"We express no opinion, however, on the necessity for advising a parent of the right to counsel where the investigation involves only the initial screening of the complaint (such as where investigators visit the parent's home based upon an anonymous complaint) or an initial determination of whether sufficient evidence exists to substantiate such complaint. See In re J. Z., supra, 190 N.W.2d at 32." 241 N.W.2d at 556.

And in J. Z.,, this court stated:

"During this initial interview with the parents, the juvenile supervisor was proceeding under N.D.C.C. Sec. 27-20-06, *562 which empowers him in that capacity to make investigations, to receive and examine complaints and `charges of * * * deprivation of a child for the purpose of considering the commencement of proceedings * * *.' He was not simply screening a complaint to determine if there was jurisdiction or if there was no evidence substantiating the complaint. Rather, he was functioning as a law enforcement officer gathering evidence, on the one hand, and, on the other, determining whether there would be court proceedings to terminate parental rights." 190 N.W.2d at 32.

We are not faced with answering the question left unanswered in R. W. B., i. e., whether or not a person must be advised of a right to counsel where the investigation involves only the initial screening of the complaint against him. Here, there was no complaint against M. D. J. The evidence clearly indicates, without contradiction, that at the time Officer Bay approached the residence he knew only that there had been a shooting. He did not know who had been shot or who had done the shooting. He was unfamiliar with the family. There had been a heavy snowfall that night and there were no footprints in the new snow outside the house. Bay assumed the perpetrator of the shooting was still in the house. When Officer Bay approached the house, after circling it, he saw through a window a young girl and a young boy inside. According to his testimony, the young girl gave Bay, whose badge was visible at the time, some sign indicating he could enter. When he entered the house, he met the young boy (M. D. J.) in the entry. The officer's question, "Where are your parents?" cannot be considered an investigation of M. D. J. The question was a natural and proper question which would be asked of any child in the house under the circumstances in which the officer was called to the house.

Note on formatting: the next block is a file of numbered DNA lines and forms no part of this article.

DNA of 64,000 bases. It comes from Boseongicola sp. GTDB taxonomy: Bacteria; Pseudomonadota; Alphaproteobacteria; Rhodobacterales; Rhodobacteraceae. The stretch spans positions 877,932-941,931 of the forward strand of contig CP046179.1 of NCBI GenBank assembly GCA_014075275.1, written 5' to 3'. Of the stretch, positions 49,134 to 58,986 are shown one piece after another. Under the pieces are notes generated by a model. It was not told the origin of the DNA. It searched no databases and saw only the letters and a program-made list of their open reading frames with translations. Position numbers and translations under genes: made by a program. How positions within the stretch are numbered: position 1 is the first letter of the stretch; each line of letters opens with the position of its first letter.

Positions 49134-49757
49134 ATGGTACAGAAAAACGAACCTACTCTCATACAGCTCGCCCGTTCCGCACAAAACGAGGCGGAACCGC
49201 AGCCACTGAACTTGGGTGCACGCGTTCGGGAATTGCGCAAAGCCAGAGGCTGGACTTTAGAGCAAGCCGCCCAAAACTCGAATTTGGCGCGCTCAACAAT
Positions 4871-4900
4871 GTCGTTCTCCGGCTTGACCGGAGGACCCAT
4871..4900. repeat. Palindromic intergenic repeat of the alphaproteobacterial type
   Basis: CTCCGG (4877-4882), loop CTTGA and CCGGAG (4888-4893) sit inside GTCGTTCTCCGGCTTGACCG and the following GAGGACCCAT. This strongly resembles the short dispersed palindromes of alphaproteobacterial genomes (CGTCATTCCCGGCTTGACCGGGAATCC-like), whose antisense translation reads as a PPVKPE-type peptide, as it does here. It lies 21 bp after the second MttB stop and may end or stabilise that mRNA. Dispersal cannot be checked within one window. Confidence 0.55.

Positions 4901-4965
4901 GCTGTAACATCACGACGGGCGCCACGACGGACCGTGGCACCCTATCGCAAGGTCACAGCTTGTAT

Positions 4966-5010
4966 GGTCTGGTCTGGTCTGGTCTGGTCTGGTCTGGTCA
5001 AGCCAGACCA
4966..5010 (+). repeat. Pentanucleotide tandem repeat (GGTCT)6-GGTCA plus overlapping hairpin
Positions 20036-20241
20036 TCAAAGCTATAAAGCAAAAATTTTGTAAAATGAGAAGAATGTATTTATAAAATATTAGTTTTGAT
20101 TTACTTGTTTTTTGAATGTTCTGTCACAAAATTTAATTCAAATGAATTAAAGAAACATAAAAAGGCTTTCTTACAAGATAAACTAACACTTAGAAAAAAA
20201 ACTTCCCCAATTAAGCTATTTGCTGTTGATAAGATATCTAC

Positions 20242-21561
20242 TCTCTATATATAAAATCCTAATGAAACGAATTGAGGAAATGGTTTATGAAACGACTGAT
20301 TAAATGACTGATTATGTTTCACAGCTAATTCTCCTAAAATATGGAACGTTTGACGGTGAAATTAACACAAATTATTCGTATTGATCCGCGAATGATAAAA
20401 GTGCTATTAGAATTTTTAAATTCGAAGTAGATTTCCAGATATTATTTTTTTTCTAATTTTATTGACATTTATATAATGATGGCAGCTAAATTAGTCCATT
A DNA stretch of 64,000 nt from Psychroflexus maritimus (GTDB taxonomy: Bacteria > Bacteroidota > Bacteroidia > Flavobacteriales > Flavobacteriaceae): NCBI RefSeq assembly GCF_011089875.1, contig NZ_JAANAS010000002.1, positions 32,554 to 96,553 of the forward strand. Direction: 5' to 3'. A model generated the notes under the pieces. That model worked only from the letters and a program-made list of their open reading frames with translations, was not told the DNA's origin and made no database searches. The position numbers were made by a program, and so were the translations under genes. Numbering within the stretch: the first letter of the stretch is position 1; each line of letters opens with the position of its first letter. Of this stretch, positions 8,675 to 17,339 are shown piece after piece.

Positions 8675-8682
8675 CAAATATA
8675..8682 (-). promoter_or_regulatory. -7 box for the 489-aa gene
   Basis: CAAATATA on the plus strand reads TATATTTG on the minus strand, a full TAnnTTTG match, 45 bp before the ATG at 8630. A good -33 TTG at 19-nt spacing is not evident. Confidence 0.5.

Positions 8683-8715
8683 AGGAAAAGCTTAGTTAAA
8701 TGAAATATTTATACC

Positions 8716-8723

Nor do we consider the officer's investigation to be an investigation within the meaning of Section 27-20-06(1)(a), N.D. C.C.[4]In re J. Z., supra, and In re R. W. B., supra, indicate that the investigation must focus on the individual before the right to counsel applies. We do not construe the term "investigation" to include the type of question asked by Officer Bay under the factual circumstances involved in this case. At the time the officer asked the question he had simply received a report that persons in the house had been shot; from his observations he concluded no one had left the house since the time of the shooting. There was no "investigation" that focused on any particular person at that time. The fact that M. D. J. was not represented by counsel nor advised of his right to counsel at the time the question was asked does not make M. D. J.'s unsolicited response that he had shot his parents inadmissible.